The seminar examined recent developments and outstanding issues in the multilateral trade liberalization agenda. Presentations focused on the following:
- Doha Round of negotiations. Launched in November 2001, the Doha Round provides almost universal coverage of world trade with 151 negotiating countries accounting for 97% of world trade. Also referred as to a Doha Development Agenda, it aims to significantly improve market access for exports of low-income countries, while granting them sufficient flexibilities through differential and special treatment to address their development needs when liberalizing their own markets. Latest proposals from negotiating committees demonstrate a significant convergence among the negotiating groups in such key areas as agriculture and non-agricultural market access. In agriculture, current proposals would eliminate export subsidies, significantly reduce most trade distorting domestic subsidies, and lead to a considerable opening of markets either through deep tariff cuts or expanded quotas.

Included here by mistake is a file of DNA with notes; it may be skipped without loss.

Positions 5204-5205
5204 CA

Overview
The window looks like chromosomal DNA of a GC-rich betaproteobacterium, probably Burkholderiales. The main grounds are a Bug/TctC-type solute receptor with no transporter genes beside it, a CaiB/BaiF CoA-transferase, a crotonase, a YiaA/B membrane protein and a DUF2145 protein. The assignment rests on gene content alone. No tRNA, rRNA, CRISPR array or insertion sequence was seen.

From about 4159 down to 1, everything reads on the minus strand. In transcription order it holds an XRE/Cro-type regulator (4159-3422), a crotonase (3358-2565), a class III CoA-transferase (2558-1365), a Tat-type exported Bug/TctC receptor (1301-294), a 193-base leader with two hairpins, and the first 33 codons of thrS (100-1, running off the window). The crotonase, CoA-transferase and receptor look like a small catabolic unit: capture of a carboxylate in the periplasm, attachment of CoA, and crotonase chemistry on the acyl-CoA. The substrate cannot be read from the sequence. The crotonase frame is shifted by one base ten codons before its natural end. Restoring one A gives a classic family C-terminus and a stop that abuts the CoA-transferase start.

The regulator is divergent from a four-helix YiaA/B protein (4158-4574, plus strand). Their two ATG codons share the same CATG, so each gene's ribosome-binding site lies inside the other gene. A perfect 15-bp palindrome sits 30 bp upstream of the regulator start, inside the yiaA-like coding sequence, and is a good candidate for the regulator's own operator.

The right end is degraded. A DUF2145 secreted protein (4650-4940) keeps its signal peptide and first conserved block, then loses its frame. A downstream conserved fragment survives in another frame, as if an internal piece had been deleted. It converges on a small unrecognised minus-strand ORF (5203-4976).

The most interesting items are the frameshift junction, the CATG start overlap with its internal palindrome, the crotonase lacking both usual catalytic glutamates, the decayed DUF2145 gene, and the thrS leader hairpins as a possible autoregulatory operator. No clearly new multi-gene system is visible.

- Financial services. The services sector has become one of the largest sectors in international trade with global exports at $2.8 trillion, or about 25% of total merchandise exports. Trade in financial services is among its fastest growing components. Liberalizing financial services can bring substantial benefits primarily through stiffer competition in the financial sector, typically leading to higher productivity in banks and better and enhanced services to consumers. The competition can also, however, increase risk taking by banks, resulting in vulnerability of the sector to adverse shocks.
- Energy. It is an exceptionally important commodity, accounting for about 15% of total trade. While principles of the General Agreement on Tariffs and Trade and the World Trade Organization are fully applicable to energy, there are no special energy-related provisions. Among the main issues for energy exporters are market access in upstream and downstream products, and reliability of transport and distribution networks. Major importing countries express concerns about export restrictions and dual-pricing practices of major exporters. Energy services trade is on the agenda of the Doha Round. Notably, there are few energy-specific provisions in regional and multilateral trade agreements.